A New Zealand-led team has won a multi-million dollar competition exploring the depths of the ocean.
The Shell Ocean Discovery XPRIZE challenges teams to map the sea floor at depths down to four kilometres using unmanned technology.
The $4 million first prize was awarded to GEBCO-NF for the work of its vessel, the SeaKit Maxlimer, which used sonar to determine water depth and a cloud-based data system to produce an ocean map within 48 hours.
The team's organising committee chairperson is Robin Falconer, of Waikanae, who coordinated its challenge. Before the finals, he said the 14-nation team was bringing together existing technology that was used for different applications to meet the challenge.
The competition's executive director, Jyotika Virmani, said 80 percent of the world's ocean was not mapped to an acceptable level of accuracy.
"Our vision is that these new technologies will enable the discovery of new ocean species, underwater resources, geological features, and safer methods of exploring the deep sea, while illuminating the mysteries of the deep and discovering what has remained unknown since the dawn of time," she said.
"Through this competition, I think some of those technologies are now ready. Some are more robust than others but with a little more R&D I believe we will have a slew of different approaches, which is the way we've got to do this."
Teams competed to map the largest area of seafloor within 24 hours in waters off the coast of Greece. They had to chart at least 250 square kilometres.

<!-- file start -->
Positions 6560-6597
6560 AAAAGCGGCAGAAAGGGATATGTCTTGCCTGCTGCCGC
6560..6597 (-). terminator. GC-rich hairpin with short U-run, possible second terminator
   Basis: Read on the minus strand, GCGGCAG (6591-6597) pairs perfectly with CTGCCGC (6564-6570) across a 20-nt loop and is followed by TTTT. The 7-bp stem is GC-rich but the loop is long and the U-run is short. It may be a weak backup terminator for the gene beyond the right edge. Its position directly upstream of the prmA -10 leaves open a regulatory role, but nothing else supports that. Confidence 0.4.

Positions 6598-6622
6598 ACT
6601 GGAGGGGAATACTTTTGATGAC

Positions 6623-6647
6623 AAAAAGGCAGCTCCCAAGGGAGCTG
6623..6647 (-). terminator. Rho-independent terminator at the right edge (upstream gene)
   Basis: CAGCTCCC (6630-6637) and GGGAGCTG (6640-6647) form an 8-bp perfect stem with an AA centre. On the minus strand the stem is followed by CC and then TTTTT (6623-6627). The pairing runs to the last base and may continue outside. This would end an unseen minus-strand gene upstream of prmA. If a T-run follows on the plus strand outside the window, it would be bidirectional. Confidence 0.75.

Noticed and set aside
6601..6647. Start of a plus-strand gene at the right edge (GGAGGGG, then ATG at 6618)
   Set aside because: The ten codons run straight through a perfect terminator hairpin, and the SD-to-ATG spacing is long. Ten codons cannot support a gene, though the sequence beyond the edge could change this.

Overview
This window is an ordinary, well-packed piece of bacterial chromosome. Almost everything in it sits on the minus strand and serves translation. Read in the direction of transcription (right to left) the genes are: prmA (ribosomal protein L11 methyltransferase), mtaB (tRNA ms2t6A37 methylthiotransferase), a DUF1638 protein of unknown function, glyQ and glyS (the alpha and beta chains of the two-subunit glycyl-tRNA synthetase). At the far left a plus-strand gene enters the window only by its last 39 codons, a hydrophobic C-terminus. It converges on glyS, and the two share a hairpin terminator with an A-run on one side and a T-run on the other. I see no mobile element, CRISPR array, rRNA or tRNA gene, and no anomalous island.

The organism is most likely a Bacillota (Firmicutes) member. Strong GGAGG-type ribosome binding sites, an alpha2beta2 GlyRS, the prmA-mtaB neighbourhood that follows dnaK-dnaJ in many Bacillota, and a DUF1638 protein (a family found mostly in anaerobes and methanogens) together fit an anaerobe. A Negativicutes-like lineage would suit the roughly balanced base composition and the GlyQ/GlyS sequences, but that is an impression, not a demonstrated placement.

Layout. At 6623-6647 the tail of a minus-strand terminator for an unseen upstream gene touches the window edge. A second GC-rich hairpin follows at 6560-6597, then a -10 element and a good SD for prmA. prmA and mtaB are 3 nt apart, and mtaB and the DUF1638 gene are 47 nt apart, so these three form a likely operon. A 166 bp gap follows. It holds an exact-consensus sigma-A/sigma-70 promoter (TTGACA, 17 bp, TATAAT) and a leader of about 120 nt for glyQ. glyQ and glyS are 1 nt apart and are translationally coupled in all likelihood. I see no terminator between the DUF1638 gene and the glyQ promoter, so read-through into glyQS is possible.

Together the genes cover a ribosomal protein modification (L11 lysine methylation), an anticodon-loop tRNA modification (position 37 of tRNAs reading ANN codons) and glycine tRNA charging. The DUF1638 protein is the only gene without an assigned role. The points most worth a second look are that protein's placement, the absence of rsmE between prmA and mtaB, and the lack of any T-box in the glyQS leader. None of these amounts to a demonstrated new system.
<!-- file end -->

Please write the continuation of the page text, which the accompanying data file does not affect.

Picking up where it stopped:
The GEBCO-NF (Nippon Foundation) Alumni team was always a strong favourite to win the Shell Ocean Discovery XPRIZE. Its members all had extensive experience in the relevant fields.
The group triumphed by packaging an existing, state-of-the-art solution with a novel twist.
So, while its HUGIN autonomous underwater vehicle is an established industry tool for echo-sounding the depths, its uncrewed surface vessel that deployed and recovered the sub was developed specially for the competition.
Dr Rochelle Wigley, the project coordinator for the Alumni, said the prize money would be reinvested into the development of future ocean-mapping initiatives.
"We want to test our system in different environments, in other deep oceans. We're looking to do an off-shore mapping project around the UK in the next six months, and then hopefully do a transatlantic crossing with Sea-Kit within a year," she told the BBC.
Its boat, the Sea-Kit Maxlimer, made headlines in another setting three weeks ago by carrying oysters and beer between Belgium and England - the first ever commercial cargo run across the North Sea by a water-going robot.
- RNZ / BBC